You shouldn’t read this book.
I broke a personal rule, that goes back to 1982: Never start reading a fantasy series if the final volume hasn’t been published.1 1982 was the year I was reading Stephen Donaldson’s The Chronicles of Thomas Covenant. The fifth volume (or second volume of the second series) was out, but the sixth and final wasn’t.2 I waited on tenterhooks.3 Eventually the hardback came out, but it was much too expensive for a poor student like me. Luckily, not for another poor student on my corridor, who lent it to me.
I learnt my lesson, back then. More or less: I was reading Harry Potter while it was still being written. But this is one of the main reasons why I never started A Game of Thrones, for example.
But here we are. Two-thirds of the way in to a compelling, thrilling story… actually that’s not quite right, what with the first volume being prequel. More like halfway through a very long story, and all I can say is… not very much without going into massive spoilers.
I like that Lyra is using Silvertongue as her surname: a name she was given, that she earned. There are aspects of the world, of Lyra’s relationship to it, that are surprising, given what she went through in His Dark Materials. But then, it is eight years later, and she has grown up a lot.
Politics and events in the world of the Magisterium sometimes parallel those in our world.
It’s a lot darker and more adult-themed than the original trilogy. I don’t know if the whole will end up being as legendary or as moving as the original, of course, but at this point, balanced on the fulcrum of change, I like it almost as much.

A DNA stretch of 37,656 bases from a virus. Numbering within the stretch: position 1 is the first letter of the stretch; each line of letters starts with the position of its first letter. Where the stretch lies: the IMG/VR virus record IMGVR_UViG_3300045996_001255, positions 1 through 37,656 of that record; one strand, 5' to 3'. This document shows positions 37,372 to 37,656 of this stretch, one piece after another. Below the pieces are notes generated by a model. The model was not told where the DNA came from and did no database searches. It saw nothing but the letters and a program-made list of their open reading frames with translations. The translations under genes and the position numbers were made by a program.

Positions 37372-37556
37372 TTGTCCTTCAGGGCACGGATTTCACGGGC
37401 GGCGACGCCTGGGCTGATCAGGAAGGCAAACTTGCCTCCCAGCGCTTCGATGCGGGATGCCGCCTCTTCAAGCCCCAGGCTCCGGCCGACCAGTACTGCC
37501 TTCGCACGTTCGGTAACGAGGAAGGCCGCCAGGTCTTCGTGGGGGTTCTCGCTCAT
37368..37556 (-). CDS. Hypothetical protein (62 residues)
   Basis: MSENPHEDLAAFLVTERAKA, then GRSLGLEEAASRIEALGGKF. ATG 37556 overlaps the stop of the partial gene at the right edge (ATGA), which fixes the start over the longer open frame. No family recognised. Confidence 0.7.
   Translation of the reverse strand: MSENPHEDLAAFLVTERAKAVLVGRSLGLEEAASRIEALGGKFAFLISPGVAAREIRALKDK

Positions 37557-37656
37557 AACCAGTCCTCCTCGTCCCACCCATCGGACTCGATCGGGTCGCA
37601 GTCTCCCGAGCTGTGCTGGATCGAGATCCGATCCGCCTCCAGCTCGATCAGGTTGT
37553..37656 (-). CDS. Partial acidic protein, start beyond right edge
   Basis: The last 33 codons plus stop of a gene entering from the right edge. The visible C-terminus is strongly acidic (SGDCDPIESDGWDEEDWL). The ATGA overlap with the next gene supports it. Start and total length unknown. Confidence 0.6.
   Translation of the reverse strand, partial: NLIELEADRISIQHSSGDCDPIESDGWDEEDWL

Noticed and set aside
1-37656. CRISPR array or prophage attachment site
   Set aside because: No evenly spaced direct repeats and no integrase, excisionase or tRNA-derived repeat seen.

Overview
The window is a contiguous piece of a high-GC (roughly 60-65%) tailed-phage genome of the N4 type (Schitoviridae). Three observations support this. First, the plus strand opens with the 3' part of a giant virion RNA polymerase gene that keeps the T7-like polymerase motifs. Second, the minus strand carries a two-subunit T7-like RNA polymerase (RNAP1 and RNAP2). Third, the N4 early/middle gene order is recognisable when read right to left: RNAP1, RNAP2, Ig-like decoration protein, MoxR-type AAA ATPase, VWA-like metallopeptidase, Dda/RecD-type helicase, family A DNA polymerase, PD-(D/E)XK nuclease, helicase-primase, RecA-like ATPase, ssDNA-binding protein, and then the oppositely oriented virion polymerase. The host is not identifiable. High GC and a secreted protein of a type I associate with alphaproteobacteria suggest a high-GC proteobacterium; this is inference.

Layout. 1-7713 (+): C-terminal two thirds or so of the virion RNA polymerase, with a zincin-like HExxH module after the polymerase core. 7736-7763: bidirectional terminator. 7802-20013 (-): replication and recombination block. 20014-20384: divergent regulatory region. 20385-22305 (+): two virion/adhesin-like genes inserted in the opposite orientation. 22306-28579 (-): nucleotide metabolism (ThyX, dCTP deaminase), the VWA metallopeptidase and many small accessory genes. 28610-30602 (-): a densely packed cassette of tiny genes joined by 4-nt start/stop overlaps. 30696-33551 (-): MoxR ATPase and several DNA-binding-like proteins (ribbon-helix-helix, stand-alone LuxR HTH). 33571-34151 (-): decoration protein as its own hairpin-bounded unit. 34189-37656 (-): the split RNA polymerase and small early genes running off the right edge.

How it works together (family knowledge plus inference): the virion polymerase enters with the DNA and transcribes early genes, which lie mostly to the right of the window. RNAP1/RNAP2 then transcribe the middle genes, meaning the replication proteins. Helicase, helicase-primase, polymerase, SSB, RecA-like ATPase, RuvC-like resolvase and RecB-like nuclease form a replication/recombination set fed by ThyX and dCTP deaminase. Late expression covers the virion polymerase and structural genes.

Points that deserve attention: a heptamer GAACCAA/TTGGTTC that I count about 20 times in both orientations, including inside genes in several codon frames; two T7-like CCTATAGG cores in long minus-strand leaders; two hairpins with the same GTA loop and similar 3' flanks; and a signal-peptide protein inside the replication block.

I lied at the the start: you should read this book. But be prepared for the fact that we might have to wait two years for the conclusion.
Minor spoilers ahead.
I am loving what they’re doing with HDM1 in the BBC/HBO adaptation. It has just enough variation from the books to keep it interesting (especially since I re-read them recently). Yet it manages not to distort the story in the way that so upset my then-ten-year-old son in the film version of (part of) the first book.
Bringing in the scenes of Lord Boreal crossing to “our” Oxford, and finding out about who Grumman is, is inspired. It will have the effect of making more sense of the inciting incident for Will, when he turns up. In the book it was never entirely clear who the people who searched his house were sent by, and why the authorities were interested in him. This way, it will.
I’m looking forward to next week’s arrival of Lin-Manuel Miranda as Lee Scoresby.2 And we’ll get Iorek Byrnison, too. That’ll be a big test of the CGI.
Which leads me to the only thing that slightly lets it down: Pantalaimon’s default form as an ermine. It looks a little too fake and plasticky to me. Most of the other daemons look fine, so I don’t know why the lead one should be so poor. Maybe it’s because he’s the only one that gets much screen time where he talks.
On that note, two points about Mrs Coulter’s daemon, one which struck me on my recent reread, and the other just tonight. We never learn its name. Nearly every other daemon that gets a mention, gets a name. And it never speaks. Certainly not so far in the TV version, and I’m fairly sure it never does in the books, either.